The oral arguments yesterday vindicate my position. As is usually the case.
 

ThoughtCrimes

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Your citation of Article VI is complete nonsense, having nothing to do with rogue Supreme Court decisions.
The citation IS relevant, accurate, a building block of Federalism and it is very relevant within the scope of the argument YOU initiated...as the "lawyer" you claimed to be. I don't believe you have a clue of exactly what Federalism truly is from what you have posted!

Longstanding precedents have been overturned in the past - remember "separate but equal"? -and if the original case was wrongly decided, as RvW manifestly was, there is no CONSTITUTIONAL reason not to overturn it.
So why was Plessy overturned when Brown trashed the 1896 KKKism of the "separate but equal" sophistry 58 years later? Obviously, because it was viewed through another panel of justices and Judicial Review. To go further yet, look at the decision in Cooper v. Aaron, 358 US (1958). The Red Necks of Arkansas tried to block the decision of Brown v. Board on a bogus States Rights claim to keep the schools in Arkansas SEGREGATED. One of the findings of SCOTUS and the one most pertaining was the following:

"The interpretation of the Fourteenth Amendment enunciated by this Court in the Brown case is the supreme law of the land, and Art. VI of the Constitution makes it of binding effect on the States "any Thing in the Constitution or Laws of any State to the Contrary notwithstanding." [ P. 358 U. S. 18. ]

And that is the Supremacy Clause and Federalism trumping States Rights, et al, in that case. To read up a bit more on the background of how both Hamilton and Madison, right from their Pens, explained this to the Americans of 1787 check it out in the Federalist Papers, #33 and #44!
 
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DGS49

DGS49

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When the court's decision validates my points, I will not expect your apology; it's something Leftists never do.
 

ThoughtCrimes

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When the court's decision validates my points, I will not expect your apology; it's something Leftists never do.
You have failed to make a single cogent or valid point, given you have failed to actually address those points made in either of my two responses to your irrational, unsupported and faulty assertions. Why would you claim to be a lawyer in your OP when you clearly lack the necessary knowledge, training and even avoid responding to the basic Constitutional arguments I've made?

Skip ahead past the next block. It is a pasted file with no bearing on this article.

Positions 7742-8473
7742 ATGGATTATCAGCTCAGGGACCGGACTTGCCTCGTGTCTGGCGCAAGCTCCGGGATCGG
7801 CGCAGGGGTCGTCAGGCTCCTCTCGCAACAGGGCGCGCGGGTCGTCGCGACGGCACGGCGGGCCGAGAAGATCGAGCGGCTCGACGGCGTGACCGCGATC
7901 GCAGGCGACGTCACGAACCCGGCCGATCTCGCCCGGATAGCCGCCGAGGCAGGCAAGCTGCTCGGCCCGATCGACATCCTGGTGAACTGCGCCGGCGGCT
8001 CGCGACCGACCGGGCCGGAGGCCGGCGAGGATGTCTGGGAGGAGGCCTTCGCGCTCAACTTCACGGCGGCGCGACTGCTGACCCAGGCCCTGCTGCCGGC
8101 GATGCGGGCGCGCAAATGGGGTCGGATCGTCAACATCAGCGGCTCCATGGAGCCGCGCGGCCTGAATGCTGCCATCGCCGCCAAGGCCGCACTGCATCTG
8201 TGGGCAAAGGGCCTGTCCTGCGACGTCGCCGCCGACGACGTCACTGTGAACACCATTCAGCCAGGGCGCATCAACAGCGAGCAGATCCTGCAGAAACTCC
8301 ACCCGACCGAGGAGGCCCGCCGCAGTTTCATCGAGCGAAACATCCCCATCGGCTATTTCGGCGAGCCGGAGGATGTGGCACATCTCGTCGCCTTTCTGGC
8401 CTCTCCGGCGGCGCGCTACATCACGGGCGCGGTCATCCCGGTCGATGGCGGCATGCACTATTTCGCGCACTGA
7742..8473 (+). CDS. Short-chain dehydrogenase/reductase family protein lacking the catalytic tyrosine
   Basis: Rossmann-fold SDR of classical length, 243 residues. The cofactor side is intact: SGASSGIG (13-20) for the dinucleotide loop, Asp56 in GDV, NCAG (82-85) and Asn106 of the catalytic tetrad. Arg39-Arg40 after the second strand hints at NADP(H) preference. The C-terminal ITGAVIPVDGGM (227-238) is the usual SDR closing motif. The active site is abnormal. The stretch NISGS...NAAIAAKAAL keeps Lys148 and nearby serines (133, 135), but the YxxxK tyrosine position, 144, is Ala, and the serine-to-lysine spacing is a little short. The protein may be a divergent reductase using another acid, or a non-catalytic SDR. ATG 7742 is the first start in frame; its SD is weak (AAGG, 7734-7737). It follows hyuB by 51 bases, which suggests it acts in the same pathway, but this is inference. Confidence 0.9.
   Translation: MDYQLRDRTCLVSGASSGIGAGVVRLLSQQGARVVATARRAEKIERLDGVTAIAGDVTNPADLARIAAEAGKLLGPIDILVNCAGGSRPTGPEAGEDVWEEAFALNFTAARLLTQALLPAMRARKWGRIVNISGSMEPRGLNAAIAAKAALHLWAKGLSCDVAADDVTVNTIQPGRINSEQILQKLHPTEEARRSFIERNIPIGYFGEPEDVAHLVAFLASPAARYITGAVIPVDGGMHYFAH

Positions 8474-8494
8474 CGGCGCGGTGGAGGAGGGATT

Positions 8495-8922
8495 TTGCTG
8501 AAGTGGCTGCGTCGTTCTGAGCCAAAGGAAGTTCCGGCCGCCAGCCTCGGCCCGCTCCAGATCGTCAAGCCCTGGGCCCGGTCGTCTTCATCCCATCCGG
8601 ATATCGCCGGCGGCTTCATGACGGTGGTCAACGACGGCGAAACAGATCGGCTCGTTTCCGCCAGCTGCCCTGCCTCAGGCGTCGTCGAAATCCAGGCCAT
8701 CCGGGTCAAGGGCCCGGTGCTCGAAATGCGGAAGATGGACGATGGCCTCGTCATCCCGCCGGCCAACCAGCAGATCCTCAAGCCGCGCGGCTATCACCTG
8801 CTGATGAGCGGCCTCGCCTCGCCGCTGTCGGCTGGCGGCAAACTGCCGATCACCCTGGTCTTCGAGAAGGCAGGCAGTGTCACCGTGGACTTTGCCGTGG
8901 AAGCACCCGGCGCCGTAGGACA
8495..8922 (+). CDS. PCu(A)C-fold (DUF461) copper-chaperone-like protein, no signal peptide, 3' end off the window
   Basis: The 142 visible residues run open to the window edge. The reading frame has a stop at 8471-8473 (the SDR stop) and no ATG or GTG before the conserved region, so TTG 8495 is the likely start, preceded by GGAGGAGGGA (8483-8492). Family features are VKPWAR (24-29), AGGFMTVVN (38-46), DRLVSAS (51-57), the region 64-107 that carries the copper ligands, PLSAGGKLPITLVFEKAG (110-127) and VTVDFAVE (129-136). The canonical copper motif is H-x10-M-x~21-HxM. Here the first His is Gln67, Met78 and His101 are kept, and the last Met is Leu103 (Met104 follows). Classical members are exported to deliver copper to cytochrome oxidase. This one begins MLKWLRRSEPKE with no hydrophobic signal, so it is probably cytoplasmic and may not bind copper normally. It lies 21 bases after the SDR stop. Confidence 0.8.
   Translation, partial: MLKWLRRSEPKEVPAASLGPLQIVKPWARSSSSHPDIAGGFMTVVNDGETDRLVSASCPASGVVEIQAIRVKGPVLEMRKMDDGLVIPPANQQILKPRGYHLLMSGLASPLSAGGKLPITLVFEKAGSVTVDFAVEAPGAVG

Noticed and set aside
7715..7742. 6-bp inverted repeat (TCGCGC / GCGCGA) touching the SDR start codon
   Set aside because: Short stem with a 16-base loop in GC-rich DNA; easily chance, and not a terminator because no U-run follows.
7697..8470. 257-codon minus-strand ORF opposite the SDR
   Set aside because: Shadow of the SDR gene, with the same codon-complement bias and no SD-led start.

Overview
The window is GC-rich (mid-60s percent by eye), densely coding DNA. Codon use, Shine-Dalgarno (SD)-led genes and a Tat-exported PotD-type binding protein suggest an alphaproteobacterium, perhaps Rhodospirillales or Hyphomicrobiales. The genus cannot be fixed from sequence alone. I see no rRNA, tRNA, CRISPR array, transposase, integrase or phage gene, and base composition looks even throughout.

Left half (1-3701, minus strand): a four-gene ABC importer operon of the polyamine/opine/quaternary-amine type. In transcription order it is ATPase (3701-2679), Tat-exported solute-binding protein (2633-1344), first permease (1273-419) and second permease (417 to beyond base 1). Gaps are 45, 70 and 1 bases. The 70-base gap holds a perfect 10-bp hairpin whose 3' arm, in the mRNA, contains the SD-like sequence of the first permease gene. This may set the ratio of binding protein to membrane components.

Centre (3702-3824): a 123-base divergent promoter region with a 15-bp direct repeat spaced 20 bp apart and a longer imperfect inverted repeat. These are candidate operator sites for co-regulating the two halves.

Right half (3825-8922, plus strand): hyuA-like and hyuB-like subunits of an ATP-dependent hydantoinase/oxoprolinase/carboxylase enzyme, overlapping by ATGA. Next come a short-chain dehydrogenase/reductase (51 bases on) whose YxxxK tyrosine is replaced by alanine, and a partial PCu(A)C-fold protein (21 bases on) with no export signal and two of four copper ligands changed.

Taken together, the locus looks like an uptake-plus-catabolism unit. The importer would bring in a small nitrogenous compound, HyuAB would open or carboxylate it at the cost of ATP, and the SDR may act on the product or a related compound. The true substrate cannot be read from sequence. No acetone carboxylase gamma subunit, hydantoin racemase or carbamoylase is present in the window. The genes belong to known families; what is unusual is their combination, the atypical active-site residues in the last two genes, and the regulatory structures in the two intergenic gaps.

BTW, I'm an Indy and conservative so you can chalk up another of your errors on your BS list!
 

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Your citation of Article VI is complete nonsense, having nothing to do with rogue Supreme Court decisions.

Longstanding precedents have been overturned in the past - remember "separate but equal"? - and if the original case was wrongly decided, as RvW manifestly was, there is no CONSTITUTIONAL reason not to overturn it.

The oral arguments yesterday vindicate my position. As is usually the case.
You made two different statements in the OP, and I think they're getting muddled.

Second one first:
There is nothing in the Constitution that even contemplates abortion and the unavoidable "default position" is that it is a matter for the States to decide.
It's true, the Constitution does not mention abortion expressly, but haven't implied powers such as the right to body autonomy and the right to privacy (including medical privacy) been used for the basis of Supreme Court decisions, pretty much back to the founding? They are the bases for express rights such as protection from search and seizure, protection from self-incrimination, and habeas corpus, and their presence in the Constitution, though implied, means that they are not subject to the 10th Amendment.

Also ...
The nice little legal/Constitutional argument presented in the linked essay elevates judge-made law to a level that is equal with the actual Constitution, even claiming that Supreme Court justices take an oath to follow stare decisis [even when the precedent is wrongly decided]. This is utter nonsense.
I don't think the article was implying that there was an absolute moratorium on setting new precedent; obviously, there isn't. I think it was referencing the various Justices' previous comments, and the understanding going back to Federalist 78, that Justices should not willy-nilly switch positions unless there is a compelling reason to do so. I think it's fair to say it should be rare, but allowed, which is fine.
 
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DGS49

DGS49

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Please cite the Constitutional wording that creates the "Right to Privacy."

It does not exist. Emanations and Penumbras don't count.

Let alone the "right to body autonomy." Do you just make this shit up?
 

SavannahMann

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When I was in Law School I reluctantly understood and "accepted" the quasi-legal principle that the art of being a "good" lawyer is manifested when a lawyer makes a wonderful argument for something that is patently false. In fact, one's grades in law school are based on how well obscure legal issues can be extracted from complex fact patterns, resulting in strong arguments that stand reality on its head. My moral rejection of that philosophy coincided happily with my career as a commercial contract attorney, where the bullshit is more manageable.

The nice little legal/Constitutional argument presented in the linked essay elevates judge-made law to a level that is equal with the actual Constitution, even claiming that Supreme Court justices take an oath to follow stare decisis [even when the precedent is wrongly decided]. This is utter nonsense.

There is nothing in the Constitution that even contemplates abortion and the unavoidable "default position" is that it is a matter for the States to decide.

It will be very interesting indeed what the result is and what the various opinions say if this court does formally overturn RvW (which has not actually been the law for a long, long time). Fortunately, the Justices and their clerks are at least as artful as the author of the linked essay, and they will justify whatever they decide with lovely, logical arguments.

You all hate the Constitution as much as you accuse the left of doing. So shut up hypocrite.